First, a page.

What is the history and epidemiology of health and the work place?
Health and safety have always been important factors to consider when people go to work. Over the last 100 years, however, there has been an increasing awareness and push by governmental and private enterprises to make the workplace safer and healthier. People started studying the effects of working, both physically and mentally. They observed certain trends, characteristics, and norms taking place over large periods of time, and began to gather conclusive evidence that could be used to improve overall productivity and health in the workplace environment.
This process is called epidemiology. And, epidemioloists have been instrumental in major health reforms in the workplace and throughout the world. Companies have established Human Resource Departments to better serve the needs of hiring, firing, motivating, educating, and helping out their employees. The science of ergonomics has sprung up, which is
the scientific discipline concerned with the understanding of interactions among humans and other elements of a system, and the profession that applies theory, principles, data and methods to design in order to optimize human well-being and overall system performance.
As a result of ergonomics, the workplace environment has been redesigned with equipment to maximize production while minimizing physical injury and stress.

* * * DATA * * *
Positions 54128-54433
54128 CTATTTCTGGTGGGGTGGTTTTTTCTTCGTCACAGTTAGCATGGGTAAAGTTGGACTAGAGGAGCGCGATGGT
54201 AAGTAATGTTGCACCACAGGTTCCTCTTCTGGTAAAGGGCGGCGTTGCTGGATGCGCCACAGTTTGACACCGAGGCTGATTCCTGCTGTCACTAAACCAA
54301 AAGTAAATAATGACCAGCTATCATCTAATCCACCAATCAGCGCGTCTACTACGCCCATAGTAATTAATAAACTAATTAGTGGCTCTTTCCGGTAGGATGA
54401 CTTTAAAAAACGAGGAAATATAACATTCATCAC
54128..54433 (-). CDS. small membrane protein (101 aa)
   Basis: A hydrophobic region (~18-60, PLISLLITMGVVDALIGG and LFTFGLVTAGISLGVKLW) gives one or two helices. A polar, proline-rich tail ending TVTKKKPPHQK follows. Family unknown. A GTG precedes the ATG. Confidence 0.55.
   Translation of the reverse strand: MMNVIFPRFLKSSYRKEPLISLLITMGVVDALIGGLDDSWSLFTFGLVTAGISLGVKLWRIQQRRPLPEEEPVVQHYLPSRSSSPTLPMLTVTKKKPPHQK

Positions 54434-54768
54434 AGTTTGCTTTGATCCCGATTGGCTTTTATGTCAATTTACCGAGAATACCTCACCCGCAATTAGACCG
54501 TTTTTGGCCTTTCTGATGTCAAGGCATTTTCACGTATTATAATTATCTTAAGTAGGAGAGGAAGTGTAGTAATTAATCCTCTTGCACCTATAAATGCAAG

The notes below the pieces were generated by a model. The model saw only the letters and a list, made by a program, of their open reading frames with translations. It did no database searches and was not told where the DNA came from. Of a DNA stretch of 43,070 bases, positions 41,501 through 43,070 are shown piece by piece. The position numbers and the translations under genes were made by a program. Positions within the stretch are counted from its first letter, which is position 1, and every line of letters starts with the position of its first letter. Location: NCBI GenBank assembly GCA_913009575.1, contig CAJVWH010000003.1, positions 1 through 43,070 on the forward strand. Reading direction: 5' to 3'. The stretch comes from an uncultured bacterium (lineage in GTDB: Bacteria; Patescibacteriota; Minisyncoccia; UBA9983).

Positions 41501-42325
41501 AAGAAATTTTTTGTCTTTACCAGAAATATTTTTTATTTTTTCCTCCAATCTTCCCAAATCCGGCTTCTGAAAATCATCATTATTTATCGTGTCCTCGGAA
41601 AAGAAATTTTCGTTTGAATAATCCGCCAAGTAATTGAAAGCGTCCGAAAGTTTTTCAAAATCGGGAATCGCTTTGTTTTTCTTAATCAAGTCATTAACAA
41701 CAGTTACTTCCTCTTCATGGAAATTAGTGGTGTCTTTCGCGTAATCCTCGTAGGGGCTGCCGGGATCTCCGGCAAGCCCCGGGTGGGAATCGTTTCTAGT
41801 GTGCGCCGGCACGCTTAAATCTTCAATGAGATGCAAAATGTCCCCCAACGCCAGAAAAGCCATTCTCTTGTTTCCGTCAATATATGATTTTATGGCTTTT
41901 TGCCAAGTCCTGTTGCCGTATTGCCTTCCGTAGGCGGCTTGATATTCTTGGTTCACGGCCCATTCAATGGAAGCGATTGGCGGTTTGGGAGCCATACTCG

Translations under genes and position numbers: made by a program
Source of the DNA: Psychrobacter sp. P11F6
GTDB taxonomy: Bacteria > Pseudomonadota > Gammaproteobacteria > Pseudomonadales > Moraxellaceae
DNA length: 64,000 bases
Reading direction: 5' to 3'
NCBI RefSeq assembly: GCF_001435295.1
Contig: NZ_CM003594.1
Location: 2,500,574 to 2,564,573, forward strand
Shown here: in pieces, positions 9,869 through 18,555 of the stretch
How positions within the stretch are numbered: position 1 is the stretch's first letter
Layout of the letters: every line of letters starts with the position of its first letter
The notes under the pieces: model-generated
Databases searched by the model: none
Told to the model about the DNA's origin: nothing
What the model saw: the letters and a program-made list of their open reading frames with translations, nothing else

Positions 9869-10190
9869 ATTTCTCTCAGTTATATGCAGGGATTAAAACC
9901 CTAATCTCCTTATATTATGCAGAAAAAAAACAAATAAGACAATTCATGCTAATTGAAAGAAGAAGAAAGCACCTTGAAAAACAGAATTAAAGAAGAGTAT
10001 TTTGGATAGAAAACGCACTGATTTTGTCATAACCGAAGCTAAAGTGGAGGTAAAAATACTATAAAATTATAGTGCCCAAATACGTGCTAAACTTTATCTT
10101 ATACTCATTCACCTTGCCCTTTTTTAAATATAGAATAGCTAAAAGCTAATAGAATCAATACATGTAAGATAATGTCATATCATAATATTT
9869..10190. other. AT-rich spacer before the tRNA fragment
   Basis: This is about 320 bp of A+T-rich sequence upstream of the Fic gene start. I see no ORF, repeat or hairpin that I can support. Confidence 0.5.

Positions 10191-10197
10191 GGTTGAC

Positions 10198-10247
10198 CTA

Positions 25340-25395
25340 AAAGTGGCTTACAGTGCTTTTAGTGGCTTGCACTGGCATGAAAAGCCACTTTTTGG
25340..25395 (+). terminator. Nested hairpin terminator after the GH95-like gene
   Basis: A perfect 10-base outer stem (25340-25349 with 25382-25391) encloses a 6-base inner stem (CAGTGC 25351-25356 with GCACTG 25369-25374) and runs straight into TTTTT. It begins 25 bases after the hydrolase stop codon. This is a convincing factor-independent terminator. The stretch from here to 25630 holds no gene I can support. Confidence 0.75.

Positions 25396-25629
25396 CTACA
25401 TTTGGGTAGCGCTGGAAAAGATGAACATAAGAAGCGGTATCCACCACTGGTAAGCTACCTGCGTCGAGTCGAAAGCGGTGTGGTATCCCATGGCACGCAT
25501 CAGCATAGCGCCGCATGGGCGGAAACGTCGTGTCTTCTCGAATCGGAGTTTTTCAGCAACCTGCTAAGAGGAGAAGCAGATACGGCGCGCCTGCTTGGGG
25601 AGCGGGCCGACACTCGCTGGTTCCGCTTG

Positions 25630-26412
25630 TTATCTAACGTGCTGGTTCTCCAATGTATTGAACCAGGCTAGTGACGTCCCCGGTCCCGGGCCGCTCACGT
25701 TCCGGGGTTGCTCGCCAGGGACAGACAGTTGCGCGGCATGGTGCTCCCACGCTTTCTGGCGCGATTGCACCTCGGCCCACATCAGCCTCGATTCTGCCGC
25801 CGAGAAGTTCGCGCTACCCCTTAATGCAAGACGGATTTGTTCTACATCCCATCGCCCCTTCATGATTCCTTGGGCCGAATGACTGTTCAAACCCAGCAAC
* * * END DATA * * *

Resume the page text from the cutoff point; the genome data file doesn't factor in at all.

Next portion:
Other factors epidemiologists study are in the field of preventative medicine, wherein disease patterns are estabished, injury risk is reduced, and exposure to undue dangers is minimized. The sole purpose of this science is to make the public aware of the dangers in their environment and on the job and help insure their safety.
The history of epidemiology started when Hippocrates, a famous Greek physician, started noticing the correlation between disease and environment. He made extensive notes about his findings and those records have been passed down to us. Through the years, other physicians have added their knowledge and findings, and a clear picture has emerged showing that a person's mental and physical well-being is very much influenced by the environment they are placed in, both on and off the job.
But, let's not limit epidemiology just to the workplace! It's very important to governments, municipalites, and public health organizations to help stop the spread of communicable diseases by pinpointing certain trends and habits of specific sectors of the population. By studying those trends, changes can be made to clean up the offending environment that's making people sick.